8. Train supervisors in quality improvement
Define the type of training supervisors need in order to actively carry out their part of the quality improvement program. The supervisor, from the board chairman down, is the key to achieving improvement goals. The supervisor gives the individual employees their attitudes and work standards, whether in engineering, sales, computer programming, or wherever.Therefore, the supervisor must be given primary consideration when laying out the program. The departmental representatives on the task team will be able to communicate much of the planning and concepts to the supervisors, but individual classes are essential to make sure that they properly understand and can implement the program.
9. Hold zero defects days
Create an event that will let all employees realize through personal experience, that there has been a change. Zero Defects is a revelation to all involved that they are embarking on a new way of corporate life. Working under this discipline requires personal commitments and understanding. Therefore, it is necessary that all members of the company participate in an experience that will make them aware of this change.
10. Encourage employees to create their own quality improvement goals
Turn pledges and commitments into action by encouraging individuals to establish improvement goals for themselves and their groups. About a week after Zero Defects day, individual supervisors should ask their people what kind of goals they should set for themselves. Try to get two goals from each area. These goals should be specific and measurable.
11. Encourage employee communication with management about obstacles to quality (Error-Cause Removal)
Give the individual employee a method of communicating to management the situations that make it difficult for the employee to fulfill the pledge to improve. One of the most difficult problems employees face is their inability to communicate problems to management. Sometimes they just put up with problems because they do not consider them important enough to bother the supervisor. Sometimes supervisors don’t listen anyway. Suggestion programs are some help, but in a suggestion program the worker is required to know the problem and also propose a solution. Error-cause removal (ECR) is set up on the basis that the worker need only recognize the problem. When the worker has stated the problem, the proper department in the plant can look into it. Studies of ECR programs show that over 90% of the items submitted are acted upon, and fully 75% can be handled at the first level of supervision. The number of ECRs that save money is extremely high, since the worker generates savings every time the job is done better or quicker.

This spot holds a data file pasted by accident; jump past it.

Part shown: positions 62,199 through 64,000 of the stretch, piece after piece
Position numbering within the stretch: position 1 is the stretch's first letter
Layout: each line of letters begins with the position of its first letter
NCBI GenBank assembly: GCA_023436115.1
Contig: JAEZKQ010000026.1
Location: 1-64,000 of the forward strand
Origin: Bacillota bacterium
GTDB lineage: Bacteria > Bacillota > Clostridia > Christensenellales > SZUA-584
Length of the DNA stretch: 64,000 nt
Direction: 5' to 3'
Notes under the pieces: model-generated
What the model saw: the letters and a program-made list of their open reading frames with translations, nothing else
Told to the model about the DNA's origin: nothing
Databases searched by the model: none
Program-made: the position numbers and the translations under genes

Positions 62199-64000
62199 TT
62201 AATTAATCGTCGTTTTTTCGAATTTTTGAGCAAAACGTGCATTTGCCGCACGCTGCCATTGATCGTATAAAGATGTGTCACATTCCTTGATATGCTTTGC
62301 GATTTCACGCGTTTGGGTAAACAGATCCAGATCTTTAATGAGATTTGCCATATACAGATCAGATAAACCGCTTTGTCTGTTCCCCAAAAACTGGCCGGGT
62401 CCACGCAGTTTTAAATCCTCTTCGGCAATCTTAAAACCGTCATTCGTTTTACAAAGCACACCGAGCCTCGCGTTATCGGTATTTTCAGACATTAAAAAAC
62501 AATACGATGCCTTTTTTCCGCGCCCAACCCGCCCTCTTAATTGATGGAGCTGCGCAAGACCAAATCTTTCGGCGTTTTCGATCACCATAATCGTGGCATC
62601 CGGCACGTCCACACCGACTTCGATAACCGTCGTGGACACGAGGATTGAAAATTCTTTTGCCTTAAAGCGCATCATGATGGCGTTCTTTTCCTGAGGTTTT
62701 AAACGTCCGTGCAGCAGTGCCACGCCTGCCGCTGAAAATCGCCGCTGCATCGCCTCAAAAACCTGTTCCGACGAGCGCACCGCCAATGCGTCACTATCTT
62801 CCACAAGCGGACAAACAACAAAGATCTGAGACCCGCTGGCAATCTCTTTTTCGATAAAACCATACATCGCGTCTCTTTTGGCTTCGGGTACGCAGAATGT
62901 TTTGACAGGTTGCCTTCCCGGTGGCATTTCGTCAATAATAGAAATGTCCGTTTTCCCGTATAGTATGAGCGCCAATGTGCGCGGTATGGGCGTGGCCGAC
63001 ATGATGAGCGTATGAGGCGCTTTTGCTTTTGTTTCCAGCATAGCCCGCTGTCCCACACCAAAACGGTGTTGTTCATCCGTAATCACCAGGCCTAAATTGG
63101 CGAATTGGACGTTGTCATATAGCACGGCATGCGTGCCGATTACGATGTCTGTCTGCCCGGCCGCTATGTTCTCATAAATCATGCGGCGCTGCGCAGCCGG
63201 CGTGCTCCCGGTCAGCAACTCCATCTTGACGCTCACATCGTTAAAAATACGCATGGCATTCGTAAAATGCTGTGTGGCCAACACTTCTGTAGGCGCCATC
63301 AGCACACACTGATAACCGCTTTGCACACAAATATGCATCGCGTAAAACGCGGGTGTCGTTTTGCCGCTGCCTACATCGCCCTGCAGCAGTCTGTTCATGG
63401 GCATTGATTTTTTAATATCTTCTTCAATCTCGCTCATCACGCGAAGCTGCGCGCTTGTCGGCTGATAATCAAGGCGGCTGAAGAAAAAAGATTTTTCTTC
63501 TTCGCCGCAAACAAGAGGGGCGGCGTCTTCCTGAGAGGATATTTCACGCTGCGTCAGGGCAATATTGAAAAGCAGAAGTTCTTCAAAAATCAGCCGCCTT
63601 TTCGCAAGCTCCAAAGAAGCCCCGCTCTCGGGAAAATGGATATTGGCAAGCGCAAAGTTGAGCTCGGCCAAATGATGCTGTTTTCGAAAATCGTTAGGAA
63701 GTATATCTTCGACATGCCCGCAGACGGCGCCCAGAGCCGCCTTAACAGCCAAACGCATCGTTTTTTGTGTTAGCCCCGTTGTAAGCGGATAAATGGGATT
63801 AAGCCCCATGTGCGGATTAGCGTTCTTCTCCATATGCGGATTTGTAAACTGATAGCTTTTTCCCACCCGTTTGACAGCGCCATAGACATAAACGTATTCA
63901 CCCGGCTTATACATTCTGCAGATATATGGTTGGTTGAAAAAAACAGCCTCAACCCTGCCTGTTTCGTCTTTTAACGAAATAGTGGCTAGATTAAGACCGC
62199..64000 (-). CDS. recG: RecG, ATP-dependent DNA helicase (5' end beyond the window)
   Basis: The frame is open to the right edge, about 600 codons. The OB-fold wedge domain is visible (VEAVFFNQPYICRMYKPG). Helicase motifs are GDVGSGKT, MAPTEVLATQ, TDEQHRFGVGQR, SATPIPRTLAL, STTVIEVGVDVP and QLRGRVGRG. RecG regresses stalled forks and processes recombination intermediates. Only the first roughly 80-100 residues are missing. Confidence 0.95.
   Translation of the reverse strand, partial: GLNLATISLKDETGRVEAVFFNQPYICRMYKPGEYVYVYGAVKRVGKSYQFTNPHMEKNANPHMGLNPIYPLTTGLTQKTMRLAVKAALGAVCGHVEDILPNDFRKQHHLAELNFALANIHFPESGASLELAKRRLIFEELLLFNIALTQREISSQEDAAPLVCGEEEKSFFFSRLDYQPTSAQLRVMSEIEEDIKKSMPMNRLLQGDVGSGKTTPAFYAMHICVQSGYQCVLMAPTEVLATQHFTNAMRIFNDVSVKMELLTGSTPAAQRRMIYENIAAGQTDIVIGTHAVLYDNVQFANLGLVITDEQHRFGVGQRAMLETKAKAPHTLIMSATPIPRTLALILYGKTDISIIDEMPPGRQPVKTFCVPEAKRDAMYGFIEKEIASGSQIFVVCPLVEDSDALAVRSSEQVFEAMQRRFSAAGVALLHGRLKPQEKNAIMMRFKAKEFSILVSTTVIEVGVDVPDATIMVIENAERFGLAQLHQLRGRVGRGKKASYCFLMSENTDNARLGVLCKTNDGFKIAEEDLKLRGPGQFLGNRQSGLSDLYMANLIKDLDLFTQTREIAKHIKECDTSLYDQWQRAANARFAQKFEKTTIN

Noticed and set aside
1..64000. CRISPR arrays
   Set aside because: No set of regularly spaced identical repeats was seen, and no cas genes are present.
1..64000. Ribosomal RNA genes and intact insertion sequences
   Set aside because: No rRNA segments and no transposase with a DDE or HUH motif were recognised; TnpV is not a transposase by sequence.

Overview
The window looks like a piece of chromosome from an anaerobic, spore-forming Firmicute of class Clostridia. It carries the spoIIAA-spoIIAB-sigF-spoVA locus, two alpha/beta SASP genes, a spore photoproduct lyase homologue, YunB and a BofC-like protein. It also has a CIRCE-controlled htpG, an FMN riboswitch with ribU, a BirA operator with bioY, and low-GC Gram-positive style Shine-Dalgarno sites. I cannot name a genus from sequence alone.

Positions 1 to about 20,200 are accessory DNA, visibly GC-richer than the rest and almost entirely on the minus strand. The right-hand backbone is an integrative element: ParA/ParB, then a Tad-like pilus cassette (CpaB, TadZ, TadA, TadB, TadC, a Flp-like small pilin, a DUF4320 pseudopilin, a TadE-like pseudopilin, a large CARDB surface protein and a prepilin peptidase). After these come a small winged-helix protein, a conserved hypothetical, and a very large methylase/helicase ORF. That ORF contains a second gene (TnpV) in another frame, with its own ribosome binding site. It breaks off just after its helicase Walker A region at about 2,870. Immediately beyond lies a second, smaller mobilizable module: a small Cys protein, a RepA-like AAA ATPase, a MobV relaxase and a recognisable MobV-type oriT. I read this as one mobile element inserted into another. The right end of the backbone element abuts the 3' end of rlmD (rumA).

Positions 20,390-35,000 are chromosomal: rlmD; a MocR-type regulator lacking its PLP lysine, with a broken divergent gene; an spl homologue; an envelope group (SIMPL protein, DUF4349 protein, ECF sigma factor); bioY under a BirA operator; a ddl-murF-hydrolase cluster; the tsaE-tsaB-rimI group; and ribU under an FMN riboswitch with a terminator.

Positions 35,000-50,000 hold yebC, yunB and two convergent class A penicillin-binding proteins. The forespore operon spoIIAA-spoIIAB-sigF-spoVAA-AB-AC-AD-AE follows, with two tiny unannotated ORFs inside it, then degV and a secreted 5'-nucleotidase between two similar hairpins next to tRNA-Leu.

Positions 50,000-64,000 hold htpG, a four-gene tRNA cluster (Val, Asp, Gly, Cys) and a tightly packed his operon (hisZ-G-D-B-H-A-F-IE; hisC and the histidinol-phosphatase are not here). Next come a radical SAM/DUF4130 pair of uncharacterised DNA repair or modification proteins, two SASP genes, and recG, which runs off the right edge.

12. Recognise participants’ effort
Appreciate those who participate. People really don’t work for money. They go to work for it, but once the salary has been established, their concern is appreciation. Recognize their contribution publicly and noisily, but don’t demean them by applying a price tag to everything.
13. Create quality councils
Bring together the professional quality people for planned communication on a regular basis. It is vital for the professional quality people of an organization to meet regularly just to share their problems, feelings, and experiences, with each other. Primarily concerned with measurement and reporting, isolated even in the midst of many fellow workers, it is easy for them to become influenced by the urgency of activity in their work areas. Consistency of attitude and purpose is the essential personal characteristic of one who evaluates another’s work. This is not only because of the importance of the work itself but because those who submit work unconsciously draw a great deal of their performance standard from the professional evaluator.
14. Do it all over again quality improvement does not end
Emphasize that the quality improvement program never ends. There is always a great sign of relief when goals are reached. If care is not taken, the entire program will end at that moment. It is necessary to construct a new quality improvement team, and to let them begin again and create their own communications.
From the above 14 points Philip Crosby communicated that management should take prime responsibility for quality, and workers only follow their managers’ example. Crosby defined the Four Absolutes of Quality Management:
- Quality is conformance to requirements.
- Quality prevention is preferable to quality inspection.
- Zero defects is the quality performance standard.
- Quality is measured in monetary terms – the price of non-conformance.
According to Crosby, five characteristics of an highly successful organisations are:
- People routinely do things right first time.
- Change is anticipated and used to advantage.
- Growth is consistent and profitable.
- New products and services appear when needed.